Art is about control. At a basic level, the control is physical; an artist puts certain materials together in a certain way to create a new form. More or less simultaneously, conceptual control is at play: the new form is intended to communicate ideas or elicit emotions. All of this is part of the public side of art, the side geared to reception, the side art schools teach.
But control is also, to varying degrees, private and internal. Art can give its maker and by extension, its viewer psychological mastery over potentially disruptive thoughts and feelings, a reassurance that life is basically O.K., even in the face of evidence to the contrary. Children exercise this control when they play make-believe. Adults exercise it through civic rituals, domestic routines, personal obsessions.
This impulse to control impulse animates, even generates, some of the most interesting art of our time, from Jasper Johns's paintings to Consuelo Amezcua's drawings to Tom Friedman's sculptures. And it runs like an electric current through the spare, intense retrospective of sculpture by the American artist Charles LeDray at the Institute of Contemporary Art at the University of Pennsylvania in Philadelphia.
Mr. LeDray's art is miniaturist in scale but naturalistic in proportions: the combination of smallness and rightness is what make it tick. Painstakingly crafted, the work includes two-foot-tall tailored suits, books the size of matchboxes and carved furniture that would fit in a dollhouse. None of these objects seem precious or cute. Instead, they feel dense with compressed energy and, perhaps for that reason, seem to command monumental stretches of surrounding space.
Mr. LeDray's art is largely self-taught or home-taught. Born in Seattle in 1960, he went to art school there only briefly. He learned one of his primary formal skills, sewing, from his mother when he was 4. Others, like carving and ceramic making, he picked up later on his own. By its very nature, his art is a one-person and somewhat hermetic pursuit; it is also indebted to particular developments in recent art history.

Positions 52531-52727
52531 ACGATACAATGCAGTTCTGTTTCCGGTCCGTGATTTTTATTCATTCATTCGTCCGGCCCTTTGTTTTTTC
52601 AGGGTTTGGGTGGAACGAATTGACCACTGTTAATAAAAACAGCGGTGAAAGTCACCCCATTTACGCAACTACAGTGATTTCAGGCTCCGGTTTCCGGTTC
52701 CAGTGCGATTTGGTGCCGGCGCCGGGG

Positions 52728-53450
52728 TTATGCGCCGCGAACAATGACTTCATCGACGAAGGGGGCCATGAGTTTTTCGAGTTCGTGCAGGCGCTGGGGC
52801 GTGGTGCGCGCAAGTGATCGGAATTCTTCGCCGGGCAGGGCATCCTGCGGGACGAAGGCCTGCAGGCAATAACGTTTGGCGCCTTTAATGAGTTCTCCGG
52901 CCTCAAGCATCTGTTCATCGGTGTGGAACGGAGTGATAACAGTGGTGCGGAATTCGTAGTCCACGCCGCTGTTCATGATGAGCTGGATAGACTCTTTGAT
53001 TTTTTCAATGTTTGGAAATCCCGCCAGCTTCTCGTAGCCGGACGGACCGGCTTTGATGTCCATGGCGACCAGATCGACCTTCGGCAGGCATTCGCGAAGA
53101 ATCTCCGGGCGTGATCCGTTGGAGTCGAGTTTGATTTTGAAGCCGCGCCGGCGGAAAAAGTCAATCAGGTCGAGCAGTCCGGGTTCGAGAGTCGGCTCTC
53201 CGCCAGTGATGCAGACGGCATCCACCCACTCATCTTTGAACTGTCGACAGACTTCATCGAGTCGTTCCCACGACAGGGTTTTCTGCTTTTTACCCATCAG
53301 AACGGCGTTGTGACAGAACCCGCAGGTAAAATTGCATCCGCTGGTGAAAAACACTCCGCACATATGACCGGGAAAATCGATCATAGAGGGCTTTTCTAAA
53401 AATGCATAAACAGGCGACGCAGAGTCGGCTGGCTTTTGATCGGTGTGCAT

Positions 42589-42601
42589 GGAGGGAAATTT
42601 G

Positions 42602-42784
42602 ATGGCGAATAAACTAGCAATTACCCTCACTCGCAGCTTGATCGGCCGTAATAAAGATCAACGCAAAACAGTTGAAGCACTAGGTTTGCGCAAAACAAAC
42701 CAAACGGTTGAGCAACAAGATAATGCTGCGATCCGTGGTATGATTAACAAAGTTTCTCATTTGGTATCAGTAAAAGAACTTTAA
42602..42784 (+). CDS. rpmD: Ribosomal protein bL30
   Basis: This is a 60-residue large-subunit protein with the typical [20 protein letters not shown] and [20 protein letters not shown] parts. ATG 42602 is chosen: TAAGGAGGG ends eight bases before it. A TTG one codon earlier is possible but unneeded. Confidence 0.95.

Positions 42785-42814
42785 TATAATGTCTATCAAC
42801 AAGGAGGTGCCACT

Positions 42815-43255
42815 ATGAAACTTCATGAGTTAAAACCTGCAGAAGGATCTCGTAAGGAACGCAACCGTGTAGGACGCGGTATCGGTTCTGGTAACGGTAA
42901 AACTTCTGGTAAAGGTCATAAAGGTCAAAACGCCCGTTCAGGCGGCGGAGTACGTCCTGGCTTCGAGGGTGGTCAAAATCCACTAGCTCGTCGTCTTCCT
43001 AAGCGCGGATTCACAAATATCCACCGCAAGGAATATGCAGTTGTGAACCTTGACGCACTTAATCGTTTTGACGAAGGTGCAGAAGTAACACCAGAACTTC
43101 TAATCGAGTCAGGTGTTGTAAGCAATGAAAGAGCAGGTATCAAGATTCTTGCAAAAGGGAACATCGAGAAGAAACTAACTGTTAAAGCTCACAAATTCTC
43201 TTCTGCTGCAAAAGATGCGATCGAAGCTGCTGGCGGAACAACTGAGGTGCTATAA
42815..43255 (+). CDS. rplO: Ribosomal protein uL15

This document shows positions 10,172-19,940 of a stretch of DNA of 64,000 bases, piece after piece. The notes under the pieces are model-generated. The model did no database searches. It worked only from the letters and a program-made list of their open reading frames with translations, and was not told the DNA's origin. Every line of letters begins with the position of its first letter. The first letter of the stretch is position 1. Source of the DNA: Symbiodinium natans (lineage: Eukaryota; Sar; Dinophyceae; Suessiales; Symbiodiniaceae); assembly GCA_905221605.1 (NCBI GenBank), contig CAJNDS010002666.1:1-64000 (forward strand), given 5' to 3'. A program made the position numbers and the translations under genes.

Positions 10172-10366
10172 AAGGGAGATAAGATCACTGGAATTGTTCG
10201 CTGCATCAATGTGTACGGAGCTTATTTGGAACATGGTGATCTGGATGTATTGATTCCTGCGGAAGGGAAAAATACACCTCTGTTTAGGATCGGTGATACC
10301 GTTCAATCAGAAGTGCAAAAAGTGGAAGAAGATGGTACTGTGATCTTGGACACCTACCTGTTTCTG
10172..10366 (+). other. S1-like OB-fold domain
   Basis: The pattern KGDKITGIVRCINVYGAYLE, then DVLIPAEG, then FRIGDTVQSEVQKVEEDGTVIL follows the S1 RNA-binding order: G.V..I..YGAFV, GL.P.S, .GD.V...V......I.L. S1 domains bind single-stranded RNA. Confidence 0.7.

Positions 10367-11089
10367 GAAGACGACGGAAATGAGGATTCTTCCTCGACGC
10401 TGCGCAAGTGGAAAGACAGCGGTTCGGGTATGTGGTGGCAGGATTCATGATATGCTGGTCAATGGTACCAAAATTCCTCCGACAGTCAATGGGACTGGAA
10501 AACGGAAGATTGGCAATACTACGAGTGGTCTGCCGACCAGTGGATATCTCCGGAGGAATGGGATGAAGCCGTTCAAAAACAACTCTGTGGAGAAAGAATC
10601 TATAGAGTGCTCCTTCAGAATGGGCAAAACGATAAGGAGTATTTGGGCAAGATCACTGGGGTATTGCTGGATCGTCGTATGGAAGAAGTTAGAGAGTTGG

One of these is the women's art movement, which in the 1970's broke down cultural hierarchies and gave media like sewing and weaving, long dismissed as "women's work," a fine-art cachet. Related changes in aesthetic attitudes came with the gay liberation movement, which made female-identified art forms fully available to men, often as a means for expanding conventional definitions of gender.
To this inherited context, Mr. LeDray brought his own talent and experiences as a self-educated gay artist. And the exhibition, organized by Claudia Gould, director of the institute, is a selective record of the formally ambitious, personally complex career he has shaped.
Before deciding on art as a profession, he considered being a toymaker; one of the show's earliest entries dating from 1989, when he moved to New York is a homemade teddy bear. But he was already making art on an intimate scale, notably the elaborate "Workworkworkworkwork" completed in the same year.
The piece is modeled after the sidewalk sales of recycled material organized by the homeless in the East Village. In this case, though, all of the nearly 600 objects magazines, clothes and dishes, along with the blankets to display them are hand-wrought miniatures. The piece, which the artist first exhibited on a sidewalk in Cooper Square, is astonishing. Not only are its contents fantastically well made you have to get down on your hands and knees to appreciate them fully but they also constitute a smart, sardonic time capsule of late-80's pop culture.